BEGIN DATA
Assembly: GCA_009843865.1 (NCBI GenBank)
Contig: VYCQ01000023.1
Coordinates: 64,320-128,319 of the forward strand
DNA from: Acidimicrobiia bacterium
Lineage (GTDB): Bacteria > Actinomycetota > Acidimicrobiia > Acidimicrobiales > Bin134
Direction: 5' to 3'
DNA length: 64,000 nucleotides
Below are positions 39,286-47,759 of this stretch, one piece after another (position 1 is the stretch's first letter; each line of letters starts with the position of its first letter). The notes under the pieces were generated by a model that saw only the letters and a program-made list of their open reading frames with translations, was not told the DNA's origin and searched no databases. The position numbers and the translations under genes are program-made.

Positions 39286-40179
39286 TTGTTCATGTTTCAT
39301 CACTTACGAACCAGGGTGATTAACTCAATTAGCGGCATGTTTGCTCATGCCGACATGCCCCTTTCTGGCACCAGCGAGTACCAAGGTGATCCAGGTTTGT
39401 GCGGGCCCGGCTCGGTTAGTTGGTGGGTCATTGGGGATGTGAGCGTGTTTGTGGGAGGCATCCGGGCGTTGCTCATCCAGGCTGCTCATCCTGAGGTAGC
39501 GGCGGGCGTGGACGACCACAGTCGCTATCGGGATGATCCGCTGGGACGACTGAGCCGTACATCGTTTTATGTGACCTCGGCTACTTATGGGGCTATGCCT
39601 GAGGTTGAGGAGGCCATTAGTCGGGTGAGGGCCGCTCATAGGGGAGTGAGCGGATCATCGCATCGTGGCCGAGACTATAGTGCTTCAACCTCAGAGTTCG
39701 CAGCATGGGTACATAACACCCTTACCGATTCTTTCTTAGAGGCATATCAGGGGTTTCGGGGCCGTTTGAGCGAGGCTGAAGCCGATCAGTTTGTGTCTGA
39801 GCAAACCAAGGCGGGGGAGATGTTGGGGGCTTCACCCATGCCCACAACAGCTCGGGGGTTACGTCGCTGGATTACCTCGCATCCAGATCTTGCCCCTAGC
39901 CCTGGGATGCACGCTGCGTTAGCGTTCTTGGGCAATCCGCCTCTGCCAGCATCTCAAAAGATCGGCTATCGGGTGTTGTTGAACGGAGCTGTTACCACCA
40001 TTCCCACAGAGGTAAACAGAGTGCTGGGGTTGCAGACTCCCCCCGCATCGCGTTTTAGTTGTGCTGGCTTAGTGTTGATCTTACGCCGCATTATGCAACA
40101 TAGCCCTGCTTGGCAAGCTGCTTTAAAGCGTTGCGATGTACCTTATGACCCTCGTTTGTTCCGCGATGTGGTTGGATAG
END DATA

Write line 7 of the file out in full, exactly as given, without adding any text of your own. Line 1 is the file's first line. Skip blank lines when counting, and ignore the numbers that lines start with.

DNA length: 64,000 nucleotides